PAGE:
"I wanted it, but Mom didn't like the idea. Then Daddy said it would teach me some valuable lessons. In the end, Mom gave in, saying it couldn't hurt since only the finest, most upstanding people visit the museum."

George parked in front of the museum, got out, opened the door for her, and then walked with her to open the museum door for her. She knew he didn't have to do all that, but George was nice. "Good day, Miss Juliette. I'll be back at two o'clock." Juliette lingered in the doorway long enough to hear George pick up her song in his rich, clear voice, "Dearest, my heart is dreaming, dreaming of you. Somewhere a voice is calling for me ..." She listened until he pulled away from the curb, and then she hurried to open the museum's gift shop.


Thomas Fletcher got out of bed carefully before dawn to avoid waking his younger brothers. He knew his mother would call them to help her soon enough. Moreover, he enjoyed the stillness of early morning without Ralph and Edward's chatter. Thomas went to the kitchen and lit an oil lantern. His back and shoulder muscles were still sore from the day before, when he'd helped his father get in the last of their peanut crop, an early Spanish variety. They had been delighted with the yield of seventy bushels per acre, but the result of harvesting is always the same: sheer exhaustion at the end of each day. He figured Jess and Mike, his father's hired hands, were at least a third of the way to Birmingham by now with the wagons of peanuts. Of course, they had first gathered the peanut vines to cure for hay to sell to livestock farmers. Thomas put on his boots, which he kept near the door, and stepped outside, heading for the outhouse by the back pond behind the house, following a wide path his father had cut through a stand of bamboo before he came to the clearing. As always, he had to keep an eye out for snakes and gators. He felt pleased to be the first one up until he heard the outhouse door creak on its hinges in the darkness ahead. He father came out and said, "I was about to come and wake you. Finish your business here and bring in some wood for your mother. I'm going to have Ralph clean the henhouse today."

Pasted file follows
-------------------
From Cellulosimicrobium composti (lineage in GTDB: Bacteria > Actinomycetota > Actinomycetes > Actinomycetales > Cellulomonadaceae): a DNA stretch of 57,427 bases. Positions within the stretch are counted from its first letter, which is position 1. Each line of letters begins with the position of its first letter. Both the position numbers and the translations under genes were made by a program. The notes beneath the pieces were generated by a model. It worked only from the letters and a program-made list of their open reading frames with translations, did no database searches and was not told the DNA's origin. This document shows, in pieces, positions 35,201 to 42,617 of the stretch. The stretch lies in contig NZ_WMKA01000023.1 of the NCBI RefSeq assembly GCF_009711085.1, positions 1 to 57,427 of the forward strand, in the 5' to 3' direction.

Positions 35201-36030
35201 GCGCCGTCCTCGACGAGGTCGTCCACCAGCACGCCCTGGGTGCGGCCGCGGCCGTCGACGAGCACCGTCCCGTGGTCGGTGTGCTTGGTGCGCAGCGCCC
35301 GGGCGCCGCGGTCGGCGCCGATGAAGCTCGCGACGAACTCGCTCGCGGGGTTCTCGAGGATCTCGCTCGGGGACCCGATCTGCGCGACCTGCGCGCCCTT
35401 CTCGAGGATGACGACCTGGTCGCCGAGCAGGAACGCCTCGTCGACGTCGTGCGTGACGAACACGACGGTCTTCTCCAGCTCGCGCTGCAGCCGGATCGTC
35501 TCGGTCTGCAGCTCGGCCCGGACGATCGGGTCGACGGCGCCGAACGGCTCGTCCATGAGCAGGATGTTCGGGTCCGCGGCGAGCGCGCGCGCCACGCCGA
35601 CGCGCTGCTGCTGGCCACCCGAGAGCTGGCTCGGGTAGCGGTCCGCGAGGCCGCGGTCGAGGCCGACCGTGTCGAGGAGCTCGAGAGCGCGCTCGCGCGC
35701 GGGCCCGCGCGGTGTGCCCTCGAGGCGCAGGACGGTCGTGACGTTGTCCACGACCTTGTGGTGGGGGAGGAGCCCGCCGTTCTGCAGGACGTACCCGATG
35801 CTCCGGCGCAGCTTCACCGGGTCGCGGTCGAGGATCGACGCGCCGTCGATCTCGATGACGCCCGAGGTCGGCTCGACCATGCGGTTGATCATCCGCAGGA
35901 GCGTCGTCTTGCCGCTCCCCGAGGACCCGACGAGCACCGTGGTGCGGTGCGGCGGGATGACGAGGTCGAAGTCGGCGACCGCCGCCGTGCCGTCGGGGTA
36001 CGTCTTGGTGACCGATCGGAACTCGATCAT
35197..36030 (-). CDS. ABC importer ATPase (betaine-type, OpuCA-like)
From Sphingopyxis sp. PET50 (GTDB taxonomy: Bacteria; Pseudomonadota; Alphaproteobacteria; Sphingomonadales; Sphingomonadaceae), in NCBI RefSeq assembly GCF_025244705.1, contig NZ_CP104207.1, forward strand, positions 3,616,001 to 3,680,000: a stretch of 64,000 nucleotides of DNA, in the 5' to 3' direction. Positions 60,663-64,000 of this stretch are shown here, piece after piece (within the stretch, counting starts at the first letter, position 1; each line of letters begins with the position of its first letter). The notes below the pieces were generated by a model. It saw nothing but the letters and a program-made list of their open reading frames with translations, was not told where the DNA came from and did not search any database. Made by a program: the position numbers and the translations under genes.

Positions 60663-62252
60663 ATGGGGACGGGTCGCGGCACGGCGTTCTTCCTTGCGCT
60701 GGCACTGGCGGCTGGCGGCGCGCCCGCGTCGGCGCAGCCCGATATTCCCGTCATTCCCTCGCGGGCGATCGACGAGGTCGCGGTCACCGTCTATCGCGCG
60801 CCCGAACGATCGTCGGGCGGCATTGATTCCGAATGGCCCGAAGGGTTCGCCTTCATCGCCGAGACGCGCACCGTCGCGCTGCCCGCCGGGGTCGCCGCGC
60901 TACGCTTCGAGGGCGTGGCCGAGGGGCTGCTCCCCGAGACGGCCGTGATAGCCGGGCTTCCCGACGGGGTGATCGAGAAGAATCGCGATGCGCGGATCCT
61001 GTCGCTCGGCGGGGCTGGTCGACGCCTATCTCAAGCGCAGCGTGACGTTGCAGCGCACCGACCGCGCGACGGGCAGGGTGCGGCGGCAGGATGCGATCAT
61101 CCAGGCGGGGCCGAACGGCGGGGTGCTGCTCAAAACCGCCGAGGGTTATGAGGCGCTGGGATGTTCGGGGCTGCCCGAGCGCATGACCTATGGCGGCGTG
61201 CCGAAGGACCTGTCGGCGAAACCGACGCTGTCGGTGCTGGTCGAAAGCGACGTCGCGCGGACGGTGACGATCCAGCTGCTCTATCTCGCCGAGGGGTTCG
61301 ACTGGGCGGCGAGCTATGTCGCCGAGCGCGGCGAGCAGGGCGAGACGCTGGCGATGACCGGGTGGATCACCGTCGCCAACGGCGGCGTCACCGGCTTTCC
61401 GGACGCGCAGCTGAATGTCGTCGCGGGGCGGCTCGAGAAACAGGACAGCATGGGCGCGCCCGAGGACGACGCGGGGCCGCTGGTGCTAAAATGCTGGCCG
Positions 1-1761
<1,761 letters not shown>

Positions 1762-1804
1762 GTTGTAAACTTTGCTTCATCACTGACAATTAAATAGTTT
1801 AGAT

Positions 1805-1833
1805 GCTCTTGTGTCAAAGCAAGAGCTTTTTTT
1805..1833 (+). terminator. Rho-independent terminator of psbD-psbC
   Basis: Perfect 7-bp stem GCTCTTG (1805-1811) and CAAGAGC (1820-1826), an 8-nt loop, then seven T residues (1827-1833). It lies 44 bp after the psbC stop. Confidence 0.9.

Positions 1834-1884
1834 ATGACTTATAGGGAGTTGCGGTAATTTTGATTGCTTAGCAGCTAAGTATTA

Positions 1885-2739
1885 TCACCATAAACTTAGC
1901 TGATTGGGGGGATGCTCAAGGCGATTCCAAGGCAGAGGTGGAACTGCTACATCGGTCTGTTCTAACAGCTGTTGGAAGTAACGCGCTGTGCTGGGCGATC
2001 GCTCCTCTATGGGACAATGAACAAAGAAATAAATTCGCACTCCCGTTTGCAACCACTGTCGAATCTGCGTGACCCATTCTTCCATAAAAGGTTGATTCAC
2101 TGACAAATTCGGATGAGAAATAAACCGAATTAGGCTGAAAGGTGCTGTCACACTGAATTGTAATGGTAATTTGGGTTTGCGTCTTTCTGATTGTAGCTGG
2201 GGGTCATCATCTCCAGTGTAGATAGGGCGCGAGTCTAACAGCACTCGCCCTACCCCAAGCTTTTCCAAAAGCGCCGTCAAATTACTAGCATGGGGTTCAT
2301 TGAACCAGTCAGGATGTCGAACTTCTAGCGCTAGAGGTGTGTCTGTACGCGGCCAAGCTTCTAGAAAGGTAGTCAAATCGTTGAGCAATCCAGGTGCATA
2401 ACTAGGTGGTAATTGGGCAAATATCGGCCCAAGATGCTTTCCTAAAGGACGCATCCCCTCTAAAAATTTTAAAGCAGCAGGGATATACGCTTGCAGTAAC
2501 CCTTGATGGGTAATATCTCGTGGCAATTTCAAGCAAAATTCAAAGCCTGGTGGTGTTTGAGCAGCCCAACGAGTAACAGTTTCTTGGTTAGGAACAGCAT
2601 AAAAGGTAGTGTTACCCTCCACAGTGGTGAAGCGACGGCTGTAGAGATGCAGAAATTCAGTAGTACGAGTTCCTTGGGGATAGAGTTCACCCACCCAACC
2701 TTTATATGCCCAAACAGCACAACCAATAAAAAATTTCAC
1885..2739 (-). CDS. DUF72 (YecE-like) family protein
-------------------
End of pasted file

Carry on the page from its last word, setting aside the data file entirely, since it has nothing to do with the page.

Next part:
"Yes, sir." Thomas had learned very early that "yes, sir" was the only appropriate answer when his father told him to do something.

His mother was up when he got back to the house and was reading her Bible at the kitchen table. He quietly went about putting wood in the stove and starting the fire so his mother could bake biscuits. His father came in with two buckets of water from their well and started a pot of coffee. A few moments later, his mother said, "Listen to this," and she read, "'O Lord, thou hast searched me, and known me. Thou knowest my downsitting and mine uprising, thou understandest my thought afar off. Thou compassest my path and my lying down, and art acquainted with all my ways. For there is not a word in my tongue, but, lo, O Lord, thou knowest it altogether. Thou hast beset me behind and before, and laid thine hand upon me. Such knowledge is too wonderful for me; it is high, I cannot attain unto it.' That's from Psalm 139. Isn't it marvelous?"

His father smiled and said, "It is, indeed."

When his mother finished her devotions, she called for his brothers and sisters to get up, and Thomas realized how precious those quiet, early-morning moments must be to her. The house quickly filled with voices, his brothers arguing because Edward wanted to clean the henhouse while Ralph collected the eggs and fed the chickens, his father settling their dispute, and his sisters talking about their friends from school.